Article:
The Juma Mosque was originally built in the 8th Century, but a combination of earthquakes, fires and battles have seen the mosque rebuilt several times over the centuries. Certainly the admittedly impressive building appeared extremely well renovated.
For me, the treasure of a mosque is always its interior and most especially its ceiling. The Juma certainly didn’t disappoint in this respect.
After a stop at a honey farm where we tasted several varieties of delicious honey, and an OK lunch at a very nice restaurant situated in a forest, it was time to visit the stunning lake.
The lake was in a gorgeous setting surrounded by Caucasian hills. We declined the offer of renting a pedalo, instead just wandering around in the warm sunshine and taking in the beautiful view.
It is so easy sometimes to just stick to the main cities, especially when time is short. However, to truly appreciate a country you must get out into nature.
The penultimate stop was the holiday resort of Tufandag, a centre for winter time skiing and summer hiking.
We took the cable car up to the mountain top for some great views. According to legend the lakes on the mountain still have the pieces that broke apart from the Noah’s Ark during the biblical storm.
Our final stop was called The Sweet House, a paradise for those with a sweet tooth. The shop was best described as Willy Wonka’s store room.
It was absolutely crammed with colourful baklava, jellies, chocolates, caramelised fruit, nut clusters and every sugary concoction that you can think of.
We were invited to dive in a sample the wares. Like a proverbial kid in a sweet shop I needed no second bidding. So excited was I that I neglected to take any pictures of the candied kaleidoscope.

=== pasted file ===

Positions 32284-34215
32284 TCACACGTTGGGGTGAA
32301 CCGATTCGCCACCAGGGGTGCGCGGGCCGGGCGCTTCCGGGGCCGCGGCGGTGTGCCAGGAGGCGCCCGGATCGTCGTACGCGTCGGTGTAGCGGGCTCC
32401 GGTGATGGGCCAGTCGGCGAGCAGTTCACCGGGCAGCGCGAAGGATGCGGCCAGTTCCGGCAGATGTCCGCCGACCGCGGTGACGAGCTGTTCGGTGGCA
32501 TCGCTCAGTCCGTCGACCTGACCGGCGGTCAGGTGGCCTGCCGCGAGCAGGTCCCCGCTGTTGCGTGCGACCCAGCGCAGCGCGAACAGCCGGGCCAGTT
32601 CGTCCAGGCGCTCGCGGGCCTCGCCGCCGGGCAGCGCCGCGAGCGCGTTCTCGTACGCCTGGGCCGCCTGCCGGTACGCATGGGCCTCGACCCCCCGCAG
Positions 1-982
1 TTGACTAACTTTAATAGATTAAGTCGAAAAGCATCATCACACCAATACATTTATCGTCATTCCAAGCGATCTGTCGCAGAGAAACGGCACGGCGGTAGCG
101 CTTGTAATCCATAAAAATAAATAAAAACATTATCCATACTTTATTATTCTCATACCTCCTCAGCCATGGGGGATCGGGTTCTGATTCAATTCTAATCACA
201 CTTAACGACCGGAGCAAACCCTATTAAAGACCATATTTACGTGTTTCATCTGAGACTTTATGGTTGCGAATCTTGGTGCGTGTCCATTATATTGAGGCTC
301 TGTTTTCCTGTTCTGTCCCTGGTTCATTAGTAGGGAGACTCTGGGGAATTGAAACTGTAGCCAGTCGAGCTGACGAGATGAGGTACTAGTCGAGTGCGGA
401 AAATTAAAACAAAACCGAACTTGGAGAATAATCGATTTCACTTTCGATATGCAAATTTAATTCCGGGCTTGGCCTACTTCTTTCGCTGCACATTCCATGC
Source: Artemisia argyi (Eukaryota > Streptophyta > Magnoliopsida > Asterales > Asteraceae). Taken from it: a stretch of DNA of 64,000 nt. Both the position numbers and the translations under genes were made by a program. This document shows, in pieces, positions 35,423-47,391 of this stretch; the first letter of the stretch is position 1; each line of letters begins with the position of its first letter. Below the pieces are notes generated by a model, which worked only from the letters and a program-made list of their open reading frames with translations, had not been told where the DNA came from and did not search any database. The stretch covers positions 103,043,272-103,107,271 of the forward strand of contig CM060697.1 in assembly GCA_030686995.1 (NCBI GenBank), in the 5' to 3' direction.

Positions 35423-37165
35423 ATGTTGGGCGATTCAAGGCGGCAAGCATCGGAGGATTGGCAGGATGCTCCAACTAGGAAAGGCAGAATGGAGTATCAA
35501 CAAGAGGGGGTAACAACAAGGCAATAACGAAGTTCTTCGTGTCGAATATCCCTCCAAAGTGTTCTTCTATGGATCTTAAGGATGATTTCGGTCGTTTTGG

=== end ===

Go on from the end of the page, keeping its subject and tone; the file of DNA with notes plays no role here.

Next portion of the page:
Serves me right that I had a belly ache for the entire journey home!
That was our lot aside for the three-hour journey back to Baku, followed by the interminable hotel drop off. We were to be last off. Typical.
My Train Travel Books
Azerbaijan will feature alongside all of the other former Soviets (Russia, Ukraine, Belarus, Georgia, Armenia, Kazakhstan, Turkmenistan, Tajikistan, Uzbekistan, Kyrgyzstan, Moldova, Latvia, Lithuania & Estonia) in a future book in the Wilbur’s Travels series.
Part One detailing my travels by train across all the Balkan countries is available now from Amazon.
No more coach trips for me or those hop on hop off city bus tours.
I completely agree that to see beyond the big cities really shows what a country has to offer. The lake and mountains are really beautiful, but I completely smitten with the gorgeous tiles at the mosque. Thanks so much for linking up your (slightly frustrating, but stunning) journey with #FarawayFiles this week. Cheers from Copenhagen, Erin
Just had to check out the next chapter of your trip 🙂 Super cool as always! #farawayfiles
Thanks. 1 more to go..
Perfect timing reading this from #farawayfiles as Georgia and Azerbaijan are on our summer list next year. Can’t wait to go!
You will love both countries Phoebe.
This has really whet my appetite for visiting this part of the world (especially all the sweets and honey). Great to see you going from Baku & beyond